Having been born in France, Louis is living in London in 1901
In the 1901 Census, Louis A G Morival, (he is mis-transcribed as “Monical”), described as an errand boy aged 15, is living with his mother and step-father, Frederick C Davies.
Louis is described as a French subject, born in France about 1886. His mother, Hortense C Davies (née Morival ) aged 32, was also born in France. According to their given ages, she gave birth to him when she was about 17 or 18. Their address is 38 St. Georges Square, Regents Park, London.
Louis’ mother was born in Douai, Nord France region, on 12th April 1868. Her father was Oscar Morival and her mother was Zelie Amelie Dubois.
Hortense had married Frederick Charles Davies, a Textile Draper, in London in the March quarter of 1900. She is shown twice in the records as marrying Charles Davies, once as “Morival” and once as “Smith”.
Louis joins the army in Omagh, Ireland aged 19 in 1906
In October 1906,Louis joined the 1st Battalion of the Royal Inniskilling Fusiliers in Omagh, Ireland. In his Attestation papers, he stated that he was a British Subject born in the Parish of St Paul’s London, aged 19. He was a porter and his religion was Roman Catholic. (The is no record of a UK Naturalisation Certificate for him).
Louis serves overseas in the army but his behaviour becomes erratic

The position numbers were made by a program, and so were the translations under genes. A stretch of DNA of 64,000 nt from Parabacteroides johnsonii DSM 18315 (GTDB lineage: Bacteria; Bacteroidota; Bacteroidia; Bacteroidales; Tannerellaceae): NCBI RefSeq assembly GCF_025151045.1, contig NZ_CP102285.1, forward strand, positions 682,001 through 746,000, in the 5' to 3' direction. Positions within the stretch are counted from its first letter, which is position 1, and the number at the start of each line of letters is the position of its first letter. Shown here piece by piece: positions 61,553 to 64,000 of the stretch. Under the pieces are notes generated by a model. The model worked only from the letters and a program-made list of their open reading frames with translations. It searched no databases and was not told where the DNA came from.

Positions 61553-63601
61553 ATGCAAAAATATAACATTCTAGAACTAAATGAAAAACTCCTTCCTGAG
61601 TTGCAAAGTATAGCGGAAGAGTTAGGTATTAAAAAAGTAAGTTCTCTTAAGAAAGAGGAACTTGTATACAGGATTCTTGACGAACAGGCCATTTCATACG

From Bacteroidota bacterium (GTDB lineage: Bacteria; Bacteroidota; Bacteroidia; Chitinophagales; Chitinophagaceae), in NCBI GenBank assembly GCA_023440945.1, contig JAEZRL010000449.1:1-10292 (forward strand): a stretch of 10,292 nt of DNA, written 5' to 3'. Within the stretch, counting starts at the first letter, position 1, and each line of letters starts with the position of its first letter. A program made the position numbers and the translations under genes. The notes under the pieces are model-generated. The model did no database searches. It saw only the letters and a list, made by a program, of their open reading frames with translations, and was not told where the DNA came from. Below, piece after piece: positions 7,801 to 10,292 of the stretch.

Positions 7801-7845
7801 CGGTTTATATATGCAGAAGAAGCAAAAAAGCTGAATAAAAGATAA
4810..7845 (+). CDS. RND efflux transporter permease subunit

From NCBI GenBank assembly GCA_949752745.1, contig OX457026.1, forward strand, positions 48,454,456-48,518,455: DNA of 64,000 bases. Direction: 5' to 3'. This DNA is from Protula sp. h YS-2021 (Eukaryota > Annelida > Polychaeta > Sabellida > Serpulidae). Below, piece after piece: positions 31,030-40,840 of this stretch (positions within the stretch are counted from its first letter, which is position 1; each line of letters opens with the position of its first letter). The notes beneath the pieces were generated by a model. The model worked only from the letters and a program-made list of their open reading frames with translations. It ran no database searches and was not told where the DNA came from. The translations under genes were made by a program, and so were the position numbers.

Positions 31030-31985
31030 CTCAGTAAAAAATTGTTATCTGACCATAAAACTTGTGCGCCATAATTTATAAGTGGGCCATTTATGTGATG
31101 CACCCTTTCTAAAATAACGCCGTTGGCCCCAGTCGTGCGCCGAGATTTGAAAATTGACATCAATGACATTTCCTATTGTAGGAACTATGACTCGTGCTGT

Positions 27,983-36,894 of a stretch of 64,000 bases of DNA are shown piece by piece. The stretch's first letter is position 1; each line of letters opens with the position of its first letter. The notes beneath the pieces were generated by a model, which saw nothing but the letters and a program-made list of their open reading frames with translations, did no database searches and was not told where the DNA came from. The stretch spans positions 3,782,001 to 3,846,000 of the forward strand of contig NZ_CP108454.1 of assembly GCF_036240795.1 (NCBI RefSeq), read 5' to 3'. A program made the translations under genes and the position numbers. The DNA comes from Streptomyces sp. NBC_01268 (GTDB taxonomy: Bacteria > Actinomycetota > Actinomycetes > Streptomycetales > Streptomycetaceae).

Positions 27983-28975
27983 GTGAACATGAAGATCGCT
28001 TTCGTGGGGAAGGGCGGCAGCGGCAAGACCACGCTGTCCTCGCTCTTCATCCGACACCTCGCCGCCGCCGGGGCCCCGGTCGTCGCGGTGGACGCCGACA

His Service Record shows that he served overseas for about 4 years,
in Crete (1907 – 1908),
Malta (1908 -1909),
China (1909 – 1911) and then
Home service 1911 -1912.
However his Conduct Record is not good. In 1909, he forfeited his Good Conduct Badge for drunkenness, whilst serving in Tiensin, China. He was Court Martialled twice for insubordination; in November 1910, he received 21 days detention and in October 1911, he received 28 days detention.
In 1911, although in China, he appears in the UK 1911 Census as Louis Morival, aged 24, a rank of private, service number 8875, 1st Battalion Royal Inniskilling Fusiliers China, born 1887 in St Pancras.
Louis is discharged from the army described as “insane”
After serving 5 years and 99 days, Louis was discharged from the Army as “Insane”. At some stage in 1911 he became a patient in Netley Military Hospital.
This large hospital near Southampton in Hampshire had started being built in 1856 at the suggestion of Queen Victoria, who visited often, and its design had faced controversy, particularly from Florence Nightingale. The hospital was later used extensively during WW1.
Louis was discharged from Netley Military Hospital in January 1912 as medically unfit for further service. His intended place of residence is the “Union” St Pancras in London.
His conduct is described as “bad, insubordinate but has not really been responsible for his actions for the last 4 years”. In the space for comments is written “Insane”.
Not responsible for his actions
His Discharge Papers state that he was “not responsible for his actions for the last 4 years” i.e. since 1908. It remains a mystery why the Army did not discharge him earlier.
Louis is resident in the Workhouse and then Long Grove Hospital where he dies
Louis’ Soldier’s Effects Record show a credit of £8. Payments in March and June were made to the St Pancras Board of Guardians who were responsible for this Workhouse in which Louis was resident.
He was admitted to the St Pancras Workhouse on 12th January 1912, directly from Netley Hospital. He stated his occupation as a French Polisher (!).
A month later, on 12th February, he was discharged to Long Grove Hospital in Epsom. He died there aged 31 and was buried in Grave 2159A in Horton Cemetery on 23rd January 1919.